This is a current thread in the forum, please help! How should I respond to this? These are good guys and I've learned a great deal about motorcycling from them. But I'd love for them to leave the discussion thinking that cyclist have a right to the road.

This made me think: If our laws are meant to be "by the people, of the people"... if 'Share the Road' was put to a vote, would cycling become illegal?
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Old 08-14-06, 06:15 PM
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I agree with the motorcyclist. We shouldn't be on the road. We should have our own roads, along side, but separated by barriers from the road, and off-limits to anything other than bicycle traffic. And because we shouldn't be on the road, society must immediately direct all road-building and road-maintenance funds towards creating these dedicated cycling roads, so that bicycles will have a complete network of roads that will enable them to travel anywhere a motor vehicle can travel. That will get us off the roads, to everyone's relief. Well, everyone except Helmet Head, but he doesn't count.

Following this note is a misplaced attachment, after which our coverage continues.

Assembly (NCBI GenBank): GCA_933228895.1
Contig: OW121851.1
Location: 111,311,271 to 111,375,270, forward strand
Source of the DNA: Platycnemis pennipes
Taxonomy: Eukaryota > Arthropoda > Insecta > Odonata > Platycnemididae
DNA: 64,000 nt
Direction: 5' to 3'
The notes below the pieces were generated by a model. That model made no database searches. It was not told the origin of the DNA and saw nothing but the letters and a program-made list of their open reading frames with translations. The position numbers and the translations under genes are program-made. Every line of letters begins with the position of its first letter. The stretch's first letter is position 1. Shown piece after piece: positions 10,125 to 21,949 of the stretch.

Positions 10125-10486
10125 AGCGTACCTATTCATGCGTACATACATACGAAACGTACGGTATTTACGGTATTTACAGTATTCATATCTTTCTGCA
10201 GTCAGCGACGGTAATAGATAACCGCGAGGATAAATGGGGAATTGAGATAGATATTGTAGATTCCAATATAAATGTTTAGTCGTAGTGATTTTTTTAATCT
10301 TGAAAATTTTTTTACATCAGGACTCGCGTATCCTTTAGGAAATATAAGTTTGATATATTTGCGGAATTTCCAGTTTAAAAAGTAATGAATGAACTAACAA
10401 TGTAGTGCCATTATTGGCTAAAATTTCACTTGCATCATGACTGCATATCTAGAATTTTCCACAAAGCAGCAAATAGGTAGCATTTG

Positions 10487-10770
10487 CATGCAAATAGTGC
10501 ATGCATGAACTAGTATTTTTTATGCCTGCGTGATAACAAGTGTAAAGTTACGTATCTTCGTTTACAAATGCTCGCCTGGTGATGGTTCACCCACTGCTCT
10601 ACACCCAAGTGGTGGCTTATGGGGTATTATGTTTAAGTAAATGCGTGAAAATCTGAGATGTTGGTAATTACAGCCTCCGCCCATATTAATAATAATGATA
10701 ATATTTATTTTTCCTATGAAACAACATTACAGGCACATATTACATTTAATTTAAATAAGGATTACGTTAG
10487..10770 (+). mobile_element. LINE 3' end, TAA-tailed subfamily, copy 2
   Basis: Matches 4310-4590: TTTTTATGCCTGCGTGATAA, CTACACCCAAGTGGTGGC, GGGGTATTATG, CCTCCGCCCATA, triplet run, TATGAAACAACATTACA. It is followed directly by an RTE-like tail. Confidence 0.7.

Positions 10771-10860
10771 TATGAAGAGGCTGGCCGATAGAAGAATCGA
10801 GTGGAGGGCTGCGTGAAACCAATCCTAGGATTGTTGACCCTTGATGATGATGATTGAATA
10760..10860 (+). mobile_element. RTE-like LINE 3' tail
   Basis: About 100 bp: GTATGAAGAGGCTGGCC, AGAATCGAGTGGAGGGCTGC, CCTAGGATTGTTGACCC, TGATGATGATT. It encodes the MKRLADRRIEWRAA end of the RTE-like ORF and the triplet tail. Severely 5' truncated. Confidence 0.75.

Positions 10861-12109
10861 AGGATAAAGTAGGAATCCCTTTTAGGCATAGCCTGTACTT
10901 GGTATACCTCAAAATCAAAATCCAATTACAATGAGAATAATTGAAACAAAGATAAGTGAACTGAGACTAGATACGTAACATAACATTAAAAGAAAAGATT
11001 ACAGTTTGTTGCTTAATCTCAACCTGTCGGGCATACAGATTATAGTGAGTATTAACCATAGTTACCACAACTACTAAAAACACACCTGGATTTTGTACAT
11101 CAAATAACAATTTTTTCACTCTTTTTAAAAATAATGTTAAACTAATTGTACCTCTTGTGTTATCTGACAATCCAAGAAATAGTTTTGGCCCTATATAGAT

Yeah, I'm sure everyody will love that solution.
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Old 08-14-06, 06:21 PM
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This one's easy. From a motorcycling point of view (and I'm also a motorcyclist) there have been many arguments to ban motorcycles from the road as well. Turn it around on them and possibly they'll see that there are many similarities.

Main reasons for banning motorcycles:

They're noisy.
They're dangerous and only a fool would ride one on the street.
Only hooligans operate them and ride in rude and unsafe ways.
They don't conform to size standards like a car, making them very hard to see.
etc.

Or my favorite; How many minutes have you spent in your entire life waiting to pass a bicycle? 2? 5 if you're really old? How many hours have you sat in traffic jams caused by idiot and unsafe drivers running into each other? 40? 80?